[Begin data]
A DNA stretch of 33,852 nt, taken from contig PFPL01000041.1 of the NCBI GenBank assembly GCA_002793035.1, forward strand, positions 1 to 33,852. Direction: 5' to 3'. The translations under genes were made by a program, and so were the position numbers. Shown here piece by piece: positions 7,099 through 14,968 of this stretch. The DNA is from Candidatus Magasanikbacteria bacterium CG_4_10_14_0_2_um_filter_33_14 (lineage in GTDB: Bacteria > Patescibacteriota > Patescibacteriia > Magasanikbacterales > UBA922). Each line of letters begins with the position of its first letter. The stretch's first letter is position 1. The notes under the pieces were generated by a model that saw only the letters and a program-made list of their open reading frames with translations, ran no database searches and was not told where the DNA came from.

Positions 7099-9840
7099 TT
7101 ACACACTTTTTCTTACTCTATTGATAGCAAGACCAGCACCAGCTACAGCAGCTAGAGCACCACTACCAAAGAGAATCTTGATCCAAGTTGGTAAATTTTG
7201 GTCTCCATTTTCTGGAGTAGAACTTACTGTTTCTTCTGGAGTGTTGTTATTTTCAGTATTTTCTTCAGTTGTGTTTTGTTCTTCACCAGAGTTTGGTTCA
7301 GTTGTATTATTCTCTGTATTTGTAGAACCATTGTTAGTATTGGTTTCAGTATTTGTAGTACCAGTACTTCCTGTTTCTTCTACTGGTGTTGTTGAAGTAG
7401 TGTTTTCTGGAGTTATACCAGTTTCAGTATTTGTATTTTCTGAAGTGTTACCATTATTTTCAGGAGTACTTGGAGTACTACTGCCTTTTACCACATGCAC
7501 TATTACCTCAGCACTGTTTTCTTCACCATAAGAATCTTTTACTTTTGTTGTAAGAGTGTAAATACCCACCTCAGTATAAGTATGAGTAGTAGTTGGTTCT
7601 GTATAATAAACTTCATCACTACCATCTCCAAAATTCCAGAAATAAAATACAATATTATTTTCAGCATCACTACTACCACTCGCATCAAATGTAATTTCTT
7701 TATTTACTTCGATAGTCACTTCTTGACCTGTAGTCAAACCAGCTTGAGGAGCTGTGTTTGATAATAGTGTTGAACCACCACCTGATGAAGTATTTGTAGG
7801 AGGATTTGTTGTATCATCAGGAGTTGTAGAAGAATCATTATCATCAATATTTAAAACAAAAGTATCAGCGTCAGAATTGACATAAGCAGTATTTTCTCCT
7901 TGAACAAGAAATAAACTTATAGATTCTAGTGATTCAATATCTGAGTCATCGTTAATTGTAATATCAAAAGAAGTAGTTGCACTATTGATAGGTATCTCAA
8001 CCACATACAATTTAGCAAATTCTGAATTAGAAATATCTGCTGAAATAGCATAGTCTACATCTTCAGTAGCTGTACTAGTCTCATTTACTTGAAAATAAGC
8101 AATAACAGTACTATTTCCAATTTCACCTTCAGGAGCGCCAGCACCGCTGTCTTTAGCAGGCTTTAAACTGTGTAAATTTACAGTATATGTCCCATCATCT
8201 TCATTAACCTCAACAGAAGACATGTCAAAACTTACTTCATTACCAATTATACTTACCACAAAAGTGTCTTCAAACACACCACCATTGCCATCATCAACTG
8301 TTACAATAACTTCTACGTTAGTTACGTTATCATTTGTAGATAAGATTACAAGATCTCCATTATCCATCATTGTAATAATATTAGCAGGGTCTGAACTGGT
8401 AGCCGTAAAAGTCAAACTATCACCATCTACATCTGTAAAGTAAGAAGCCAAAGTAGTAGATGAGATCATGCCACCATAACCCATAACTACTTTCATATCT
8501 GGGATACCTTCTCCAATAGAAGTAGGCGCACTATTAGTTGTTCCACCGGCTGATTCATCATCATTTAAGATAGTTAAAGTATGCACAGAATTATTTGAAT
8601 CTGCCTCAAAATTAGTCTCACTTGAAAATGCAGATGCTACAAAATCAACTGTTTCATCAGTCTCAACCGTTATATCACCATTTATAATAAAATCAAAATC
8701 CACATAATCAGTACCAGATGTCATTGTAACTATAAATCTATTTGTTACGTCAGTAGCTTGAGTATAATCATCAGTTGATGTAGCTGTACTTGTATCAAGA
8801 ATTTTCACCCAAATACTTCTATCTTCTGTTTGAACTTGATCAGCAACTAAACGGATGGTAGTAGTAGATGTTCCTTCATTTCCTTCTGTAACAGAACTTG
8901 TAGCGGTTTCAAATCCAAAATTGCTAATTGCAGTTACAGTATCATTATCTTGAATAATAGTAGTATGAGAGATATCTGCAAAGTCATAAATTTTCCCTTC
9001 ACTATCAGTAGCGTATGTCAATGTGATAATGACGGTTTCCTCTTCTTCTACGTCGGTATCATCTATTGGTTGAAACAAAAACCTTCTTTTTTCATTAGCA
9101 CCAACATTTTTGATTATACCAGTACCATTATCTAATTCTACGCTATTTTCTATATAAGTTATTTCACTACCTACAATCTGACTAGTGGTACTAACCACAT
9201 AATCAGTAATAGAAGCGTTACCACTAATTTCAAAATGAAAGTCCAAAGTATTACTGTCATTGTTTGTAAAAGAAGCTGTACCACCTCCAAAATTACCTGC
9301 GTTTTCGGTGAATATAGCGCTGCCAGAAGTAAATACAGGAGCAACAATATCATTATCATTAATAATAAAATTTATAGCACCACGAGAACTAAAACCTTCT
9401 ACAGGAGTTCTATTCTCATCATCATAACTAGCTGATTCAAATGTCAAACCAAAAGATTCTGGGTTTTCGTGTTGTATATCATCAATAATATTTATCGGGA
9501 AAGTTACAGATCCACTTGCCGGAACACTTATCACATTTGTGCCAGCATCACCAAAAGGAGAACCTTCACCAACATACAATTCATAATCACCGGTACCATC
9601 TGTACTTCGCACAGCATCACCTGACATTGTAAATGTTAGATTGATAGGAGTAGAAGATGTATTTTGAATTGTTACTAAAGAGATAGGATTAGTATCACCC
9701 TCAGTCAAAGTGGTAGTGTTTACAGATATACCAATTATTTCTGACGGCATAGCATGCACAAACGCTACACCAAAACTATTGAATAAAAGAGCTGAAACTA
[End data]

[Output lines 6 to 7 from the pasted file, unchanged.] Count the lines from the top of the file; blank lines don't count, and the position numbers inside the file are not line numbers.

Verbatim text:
7301 GTTGTATTATTCTCTGTATTTGTAGAACCATTGTTAGTATTGGTTTCAGTATTTGTAGTACCAGTACTTCCTGTTTCTTCTACTGGTGTTGTTGAAGTAG
7401 TGTTTTCTGGAGTTATACCAGTTTCAGTATTTGTATTTTCTGAAGTGTTACCATTATTTTCAGGAGTACTTGGAGTACTACTGCCTTTTACCACATGCAC